Tanzania’s coronavirus-denying President being treated in Kenya for COVID-19, says opposition

Kenyan newspaper reports he is on ventilator there with COVID-19.

Tanzania’s main opposition leader has demanded information on the health of President John Magufuli, a COVID-19 sceptic whose absence from public view in recent days brought speculation he was receiving medical treatment abroad.

There was no official statement on Mr. Magufuli’s health. His director of communications Gerson Msigwa and government spokesperson Hassan Abbas did not respond to Reuters messages left seeking comment.

The Nation newspaper in neighbouring Kenya reported that an African leader who had not been seen in public for nearly two weeks was being treated for COVID-19 on a ventilator at Nairobi Hospital, a private hospital in the Kenyan capital.

It cited unidentified political and diplomatic sources for the report and did not identify the African leader. Reuters was not able to confirm the report independently. Kenya’s Foreign Ministry and Nairobi Hospital both said they had no information to disclose.

Mr. Magufuli, a 61-year-old leader nicknamed “The Bulldozer,” was last seen in public on February 27 looking his normal self as he swore in a new chief secretary at State House in Tanzania’s commercial capital Dar es Salaam. He has been out of public view for periods in the past.

“The President’s well-being is a matter of grave public concern. What’s it with Magufuli that we don’t deserve to know?”, opposition leader Tundu Lissu said in a tweet late on Tuesday as rumours flew on Tanzania’s social media.

“It’s a sad comment on his stewardship of our country that it’s come to this: that he himself had get COVID-19 and be flown out to Kenya in order to prove that prayers, steam inhalations and other unproven herbal concoctions he’s championed are no protection against coronavirus!” added Mr. Lissu, without providing evidence.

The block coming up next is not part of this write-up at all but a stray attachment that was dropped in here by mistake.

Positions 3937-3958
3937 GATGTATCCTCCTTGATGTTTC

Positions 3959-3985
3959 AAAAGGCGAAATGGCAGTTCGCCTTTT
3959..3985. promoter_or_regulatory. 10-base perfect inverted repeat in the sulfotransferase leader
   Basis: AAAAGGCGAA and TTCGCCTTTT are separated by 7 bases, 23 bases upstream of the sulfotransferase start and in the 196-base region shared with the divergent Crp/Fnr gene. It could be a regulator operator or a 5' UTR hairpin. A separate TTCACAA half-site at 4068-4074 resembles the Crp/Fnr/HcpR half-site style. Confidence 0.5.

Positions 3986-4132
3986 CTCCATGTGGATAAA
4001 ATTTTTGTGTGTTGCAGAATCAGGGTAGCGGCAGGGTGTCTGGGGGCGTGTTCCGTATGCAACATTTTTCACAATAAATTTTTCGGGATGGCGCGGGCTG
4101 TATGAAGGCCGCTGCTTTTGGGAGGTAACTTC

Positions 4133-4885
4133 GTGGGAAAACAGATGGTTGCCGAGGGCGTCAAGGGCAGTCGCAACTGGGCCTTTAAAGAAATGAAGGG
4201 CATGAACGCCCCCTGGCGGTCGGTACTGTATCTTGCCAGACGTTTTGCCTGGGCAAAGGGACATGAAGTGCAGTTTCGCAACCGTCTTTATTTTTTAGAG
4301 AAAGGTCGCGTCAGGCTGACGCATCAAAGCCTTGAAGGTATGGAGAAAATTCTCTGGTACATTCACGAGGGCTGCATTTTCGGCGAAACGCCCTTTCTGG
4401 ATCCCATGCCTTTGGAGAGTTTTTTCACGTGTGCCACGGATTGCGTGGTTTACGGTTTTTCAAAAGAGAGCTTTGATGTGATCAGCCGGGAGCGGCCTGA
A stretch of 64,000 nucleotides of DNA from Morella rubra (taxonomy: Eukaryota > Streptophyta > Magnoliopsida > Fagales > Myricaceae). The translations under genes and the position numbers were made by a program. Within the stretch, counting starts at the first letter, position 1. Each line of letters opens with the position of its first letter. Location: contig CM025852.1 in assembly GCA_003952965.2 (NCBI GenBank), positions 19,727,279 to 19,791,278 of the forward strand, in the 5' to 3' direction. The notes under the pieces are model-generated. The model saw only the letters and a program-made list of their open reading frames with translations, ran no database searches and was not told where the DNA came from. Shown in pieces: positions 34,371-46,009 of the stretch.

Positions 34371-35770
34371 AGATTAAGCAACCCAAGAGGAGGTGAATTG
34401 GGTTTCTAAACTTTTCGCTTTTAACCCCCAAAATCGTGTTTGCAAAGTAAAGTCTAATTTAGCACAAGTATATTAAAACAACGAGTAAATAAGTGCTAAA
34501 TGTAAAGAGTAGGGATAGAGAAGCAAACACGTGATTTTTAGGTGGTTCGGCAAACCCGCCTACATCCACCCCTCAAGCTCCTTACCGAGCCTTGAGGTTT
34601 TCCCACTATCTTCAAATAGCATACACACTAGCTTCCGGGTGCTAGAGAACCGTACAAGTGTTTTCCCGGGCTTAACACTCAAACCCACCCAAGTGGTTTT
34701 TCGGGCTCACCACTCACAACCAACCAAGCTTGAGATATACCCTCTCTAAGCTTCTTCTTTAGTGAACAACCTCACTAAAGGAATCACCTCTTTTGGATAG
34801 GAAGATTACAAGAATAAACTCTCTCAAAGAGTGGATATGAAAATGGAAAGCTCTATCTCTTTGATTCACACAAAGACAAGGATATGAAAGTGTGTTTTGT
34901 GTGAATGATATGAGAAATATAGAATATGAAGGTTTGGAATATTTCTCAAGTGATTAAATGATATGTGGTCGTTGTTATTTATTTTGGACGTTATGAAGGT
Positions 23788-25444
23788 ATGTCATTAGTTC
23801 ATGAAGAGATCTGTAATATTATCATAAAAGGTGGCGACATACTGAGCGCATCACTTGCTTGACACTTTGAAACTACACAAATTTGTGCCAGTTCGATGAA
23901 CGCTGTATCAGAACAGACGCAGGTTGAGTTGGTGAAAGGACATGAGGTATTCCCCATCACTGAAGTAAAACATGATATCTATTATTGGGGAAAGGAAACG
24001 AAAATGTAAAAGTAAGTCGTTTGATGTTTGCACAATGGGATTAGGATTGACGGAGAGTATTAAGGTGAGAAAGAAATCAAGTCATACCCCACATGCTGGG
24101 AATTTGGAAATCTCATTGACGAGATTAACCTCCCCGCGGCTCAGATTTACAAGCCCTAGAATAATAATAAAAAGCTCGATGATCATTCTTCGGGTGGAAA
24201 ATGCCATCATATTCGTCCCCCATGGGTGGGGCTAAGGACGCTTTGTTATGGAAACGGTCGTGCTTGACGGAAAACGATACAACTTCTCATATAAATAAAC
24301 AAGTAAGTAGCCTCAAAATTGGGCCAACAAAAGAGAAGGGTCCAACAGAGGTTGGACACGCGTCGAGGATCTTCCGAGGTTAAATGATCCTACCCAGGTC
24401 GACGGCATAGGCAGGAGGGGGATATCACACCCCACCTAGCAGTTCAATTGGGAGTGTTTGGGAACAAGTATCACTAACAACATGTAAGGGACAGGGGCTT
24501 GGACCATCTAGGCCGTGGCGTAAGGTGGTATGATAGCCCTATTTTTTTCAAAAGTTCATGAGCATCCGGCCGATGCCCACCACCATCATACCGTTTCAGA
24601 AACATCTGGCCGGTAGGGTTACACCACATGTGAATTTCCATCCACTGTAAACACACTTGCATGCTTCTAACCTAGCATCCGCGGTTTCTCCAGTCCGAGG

‘Vaccines are not good’

Mr. Magufuli has downplayed the threat of COVID-19 in Tanzania and scoffed at global panic. He urged Tanzanians to put faith in prayer and homespun remedies such as steam inhalation rather than vaccines, which he said were dangerous and part of a Western conspiracy.

“Vaccines are not good. If they were, then the white man would have brought vaccines for HIV/AIDS,” he said earlier this year. Last year he dismissed coronavirus testing kits, which he said had returned positive results on a goat and pawpaw fruit.

Tanzania stopped reporting coronavirus data in May last year when it said it had 509 cases and 21 deaths, according to data held at the World Health Organisation, which has called on the country to share its information.

Fuelling concern about a possible hidden epidemic, a top opposition politician on Tanzania’s autonomous Zanzibar archipelago, Seif Sharif Hamad, died last month of what his party said was COVID-19.

Even as COVID-19 spread around Africa, Tanzanians were still allowed to gather, for example to watch sport.

Mr. Magufuli was first elected in 2015 and beat Mr. Lissu to win re-election last year. He has faced accusations from Western countries and opposition parties of eroding democracy, which he denies.

Mr. Magufuli has a history of heart issues, according to a senior Tanzanian medic close to the government who asked not to be identified, and a private security official in Kenya with extensive official contacts in Tanzania.

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